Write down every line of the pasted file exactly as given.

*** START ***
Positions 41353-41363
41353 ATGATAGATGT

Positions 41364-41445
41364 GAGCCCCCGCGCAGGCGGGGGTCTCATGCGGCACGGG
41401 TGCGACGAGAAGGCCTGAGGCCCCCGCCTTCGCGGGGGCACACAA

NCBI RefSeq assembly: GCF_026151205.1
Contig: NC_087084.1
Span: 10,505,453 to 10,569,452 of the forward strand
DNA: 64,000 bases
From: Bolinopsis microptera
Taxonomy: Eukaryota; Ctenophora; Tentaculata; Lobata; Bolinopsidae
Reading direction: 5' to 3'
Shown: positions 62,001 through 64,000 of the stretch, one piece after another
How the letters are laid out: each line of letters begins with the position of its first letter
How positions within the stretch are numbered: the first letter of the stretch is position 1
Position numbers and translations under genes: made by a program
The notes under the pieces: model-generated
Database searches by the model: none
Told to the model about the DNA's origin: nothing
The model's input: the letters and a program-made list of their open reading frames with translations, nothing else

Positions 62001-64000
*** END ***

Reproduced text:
Positions 41353-41363
41353 ATGATAGATGT

Positions 41364-41445
41364 GAGCCCCCGCGCAGGCGGGGGTCTCATGCGGCACGGG
41401 TGCGACGAGAAGGCCTGAGGCCCCCGCCTTCGCGGGGGCACACAA

NCBI RefSeq assembly: GCF_026151205.1
Contig: NC_087084.1
Span: 10,505,453 to 10,569,452 of the forward strand
DNA: 64,000 bases
From: Bolinopsis microptera
Taxonomy: Eukaryota; Ctenophora; Tentaculata; Lobata; Bolinopsidae
Reading direction: 5' to 3'
Shown: positions 62,001 through 64,000 of the stretch, one piece after another
How the letters are laid out: each line of letters begins with the position of its first letter
How positions within the stretch are numbered: the first letter of the stretch is position 1
Position numbers and translations under genes: made by a program
The notes under the pieces: model-generated
Database searches by the model: none
Told to the model about the DNA's origin: nothing
The model's input: the letters and a program-made list of their open reading frames with translations, nothing else

Positions 62001-64000